Simone Weil was an outsider, this she clearly stated in her personal letters and essays which are gathered in fragments or in small volumes, such as in Waiting for God. Those meagre fragments that have been published are not really readily accessible save on the curriculums of theological colleges (in modular forms) and presented in a contextualised and safe manner. I do not think that her writings on mysticism have been done justice in contemporary thought.
Weil’s themes are of her intellectual alienation from Catholicism (and her desire of it), poverty, philosophy, war, struggle, and totalitarianism ,
“A collective body is the guardian of dogma and dogma is the object of contemplation for love, faith and intelligence, three strictly individual faculties. Hence almost since the beginning the individual has been ill at ease in Christianity and this uneasiness has notably been one of intelligence, this cannot be denied” (I: 314)
and yet, in further essays on education, philosophy and the need for frontline nurses, Weil rejects civil law as aberrant and only necessary to prevent religious totalitarianism. Her dividedness is a mark of her deep and enduring thought on education and its uses, which can be reduced to the cultivation of attention. Here, Weil’s thoughts could be placed alongside other catholic women thinkers but her refusal of baptism puts paid to that. Her ideas culminate in the magnificent and difficult poetic work, Necessity.
I question why the work of Weil is not put on a par with her contemporary Paschal, or any comparative writer of religious mysticism. I can only imagine that her desire to be an outsider has been readily and promptly answered by those guardians of her letters (thoughts) in their failure to categorise her sufficiently in the annals of the catholic thinking which she so desired and yet so readily and completely rejected,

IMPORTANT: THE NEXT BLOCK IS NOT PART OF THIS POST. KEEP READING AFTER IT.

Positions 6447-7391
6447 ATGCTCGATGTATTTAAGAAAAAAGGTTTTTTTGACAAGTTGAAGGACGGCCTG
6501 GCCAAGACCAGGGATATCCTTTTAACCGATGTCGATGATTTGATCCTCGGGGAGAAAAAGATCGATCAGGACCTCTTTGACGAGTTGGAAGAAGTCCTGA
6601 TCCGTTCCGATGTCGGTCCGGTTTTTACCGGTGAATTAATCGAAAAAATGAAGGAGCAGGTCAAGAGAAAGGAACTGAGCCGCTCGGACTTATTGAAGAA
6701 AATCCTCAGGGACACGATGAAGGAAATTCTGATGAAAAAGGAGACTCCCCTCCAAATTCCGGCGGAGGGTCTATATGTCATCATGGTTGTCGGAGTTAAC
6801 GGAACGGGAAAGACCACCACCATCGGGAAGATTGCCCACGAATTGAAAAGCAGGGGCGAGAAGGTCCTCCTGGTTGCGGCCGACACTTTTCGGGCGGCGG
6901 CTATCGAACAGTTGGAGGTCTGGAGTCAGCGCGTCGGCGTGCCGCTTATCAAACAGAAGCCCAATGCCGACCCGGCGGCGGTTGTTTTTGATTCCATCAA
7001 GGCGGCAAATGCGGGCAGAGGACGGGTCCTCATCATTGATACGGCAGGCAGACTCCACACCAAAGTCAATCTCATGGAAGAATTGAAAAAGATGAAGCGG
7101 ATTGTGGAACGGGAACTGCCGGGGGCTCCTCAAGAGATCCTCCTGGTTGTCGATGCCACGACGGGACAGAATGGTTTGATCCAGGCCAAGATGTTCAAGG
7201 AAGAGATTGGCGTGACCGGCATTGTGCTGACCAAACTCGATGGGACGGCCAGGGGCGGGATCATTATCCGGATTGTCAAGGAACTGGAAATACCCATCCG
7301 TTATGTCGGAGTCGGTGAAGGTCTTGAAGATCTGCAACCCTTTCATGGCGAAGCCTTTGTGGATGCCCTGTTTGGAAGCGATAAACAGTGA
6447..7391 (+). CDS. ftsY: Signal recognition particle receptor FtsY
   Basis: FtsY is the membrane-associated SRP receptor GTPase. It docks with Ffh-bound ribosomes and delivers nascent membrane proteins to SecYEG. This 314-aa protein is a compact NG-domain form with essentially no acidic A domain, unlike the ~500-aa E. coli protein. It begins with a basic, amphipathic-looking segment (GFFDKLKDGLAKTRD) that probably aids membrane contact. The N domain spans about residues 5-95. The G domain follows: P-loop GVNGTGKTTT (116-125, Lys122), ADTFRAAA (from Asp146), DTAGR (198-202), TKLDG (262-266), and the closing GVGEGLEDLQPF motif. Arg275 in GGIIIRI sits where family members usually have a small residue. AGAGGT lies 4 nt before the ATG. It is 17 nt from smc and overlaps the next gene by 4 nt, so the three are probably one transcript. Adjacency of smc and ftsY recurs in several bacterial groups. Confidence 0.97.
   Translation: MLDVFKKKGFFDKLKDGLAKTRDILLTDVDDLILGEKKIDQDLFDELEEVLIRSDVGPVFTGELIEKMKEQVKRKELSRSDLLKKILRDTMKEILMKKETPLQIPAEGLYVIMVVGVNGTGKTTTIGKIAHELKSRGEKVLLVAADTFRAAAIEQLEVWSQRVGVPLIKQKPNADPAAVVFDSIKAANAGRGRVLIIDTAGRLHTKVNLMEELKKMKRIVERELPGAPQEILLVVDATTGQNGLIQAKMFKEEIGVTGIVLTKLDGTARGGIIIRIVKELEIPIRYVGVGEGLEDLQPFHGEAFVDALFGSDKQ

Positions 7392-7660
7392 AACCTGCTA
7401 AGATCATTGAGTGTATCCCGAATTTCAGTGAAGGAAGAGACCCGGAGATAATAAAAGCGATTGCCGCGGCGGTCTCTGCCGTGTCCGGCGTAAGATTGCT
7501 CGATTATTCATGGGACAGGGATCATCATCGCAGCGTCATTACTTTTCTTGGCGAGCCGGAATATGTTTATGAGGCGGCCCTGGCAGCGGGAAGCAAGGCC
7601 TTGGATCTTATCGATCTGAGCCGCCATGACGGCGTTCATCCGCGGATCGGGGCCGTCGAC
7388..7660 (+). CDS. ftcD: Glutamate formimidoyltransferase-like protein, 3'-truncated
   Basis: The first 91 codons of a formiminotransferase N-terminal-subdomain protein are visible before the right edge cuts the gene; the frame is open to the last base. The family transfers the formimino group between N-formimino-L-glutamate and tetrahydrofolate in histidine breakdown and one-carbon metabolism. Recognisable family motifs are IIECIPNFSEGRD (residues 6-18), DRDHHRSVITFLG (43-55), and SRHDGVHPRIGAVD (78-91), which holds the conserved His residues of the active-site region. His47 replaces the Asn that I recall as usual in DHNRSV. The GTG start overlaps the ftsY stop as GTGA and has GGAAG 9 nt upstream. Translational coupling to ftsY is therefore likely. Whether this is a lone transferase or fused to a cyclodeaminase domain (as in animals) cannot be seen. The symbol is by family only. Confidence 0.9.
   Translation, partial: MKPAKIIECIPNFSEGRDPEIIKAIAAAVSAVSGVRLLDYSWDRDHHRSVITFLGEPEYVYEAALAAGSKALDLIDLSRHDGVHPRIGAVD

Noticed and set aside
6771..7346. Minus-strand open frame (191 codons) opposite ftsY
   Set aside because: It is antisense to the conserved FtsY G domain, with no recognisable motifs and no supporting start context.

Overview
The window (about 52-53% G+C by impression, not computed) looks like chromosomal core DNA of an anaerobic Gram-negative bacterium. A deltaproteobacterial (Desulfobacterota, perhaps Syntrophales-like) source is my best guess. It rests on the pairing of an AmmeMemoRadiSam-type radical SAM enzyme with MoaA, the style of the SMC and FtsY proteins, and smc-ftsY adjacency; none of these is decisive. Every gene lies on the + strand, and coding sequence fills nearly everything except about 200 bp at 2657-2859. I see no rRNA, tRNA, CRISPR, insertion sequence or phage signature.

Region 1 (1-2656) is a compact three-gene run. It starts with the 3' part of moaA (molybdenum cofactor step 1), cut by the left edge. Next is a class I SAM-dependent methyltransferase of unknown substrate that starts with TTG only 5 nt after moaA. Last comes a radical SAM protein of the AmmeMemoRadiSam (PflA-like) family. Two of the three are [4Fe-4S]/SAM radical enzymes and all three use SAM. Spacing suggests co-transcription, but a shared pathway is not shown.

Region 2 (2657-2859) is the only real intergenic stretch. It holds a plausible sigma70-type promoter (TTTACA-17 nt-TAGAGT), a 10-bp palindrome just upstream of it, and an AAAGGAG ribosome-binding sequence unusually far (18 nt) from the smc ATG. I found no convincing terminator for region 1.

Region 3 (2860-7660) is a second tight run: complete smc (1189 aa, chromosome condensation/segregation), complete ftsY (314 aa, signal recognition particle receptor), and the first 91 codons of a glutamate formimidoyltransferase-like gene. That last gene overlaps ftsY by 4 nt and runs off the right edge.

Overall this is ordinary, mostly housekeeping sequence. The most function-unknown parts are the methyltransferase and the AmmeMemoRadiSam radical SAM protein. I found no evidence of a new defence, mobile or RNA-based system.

“Nearly all our troubles come to us from not having known how to stay in our room,” said another sage, Paschal, I think, thereby calling to mind in the cell of recollection all those crazed people who seek happiness in movement and in a prostitution I might call fraternal, if I wanted to use the fine language of my century. ” ( I:314)
I suppose it is difficult if one approaches the writings of a female mystic and powerful writer to safely categorise and apply a workable label to her when her outsider status was so firmly delineated by writing that does not really achieve for the reader a comfort-zone that can be safely and inalienably tagged as pedestrian. She presents a difficulty for those guardians of dogma who would rather not approach the questions of the post war-time era in a manner that may jolt sensitivities in those areas of agnosticism, anarchism, and mysticism discussed by Weil in her letters. There are many such neglects in contemporary thought on issues of philosophy and religion, though mostly they (or their invisibilites) apply alone to women writers of depth and clarity, such as the great Simone Weil. I am excerpting Le Personne Et La Sacré by Simone Weil, in which she develops her ideas regarding the individual cultivation of attention as the most necessary of those approaches to study and whilst I may not agree with her ideas on dogma and justice, I find her constant and integral struggle with the problems of developing the intellect to be almost pressing when so much of post-modernism is directed toward the degradation of the intelligence in favour of willful and negligent consumption,
Le Personne et la Sacré : by Simone Weil
“Beauty is the supreme mystery in this world. It is a brilliance that attracts attention but gives it no motive to stay. Beauty is always promising and never gives anything; it creates a hunger but has in it no food for the part of the soul that tries here below to be satisfied; it has food only for the part of the soul that contemplates. It creates desire, and it makes it clearly felt that there is nothing in it [beauty] to be desired, because one insists above all that nothing about it change. If one does not seek out measures by which to escape from the delicious torment inflicted by it, desire is little by little transformed into love and a seed of the faculty of disinterested and pure attention is created.”
- Necessity : http://poethead.wordpress.com/2009/11/17/necessity-by-simone-weil/
- Thinking Poetically :http://www.amazon.com/Simone-Weil-Thinking-Poetically-Studies/dp/0791442241
- Waiting for God : http://www.amazon.com/Waiting-God-Simone-Weil/dp/0060902957
- Le Personne Et la Sacré : http://poethead.wordpress.com/2010/09/11/excerpt-from-simone-weil-le-personne-et-le-sacre/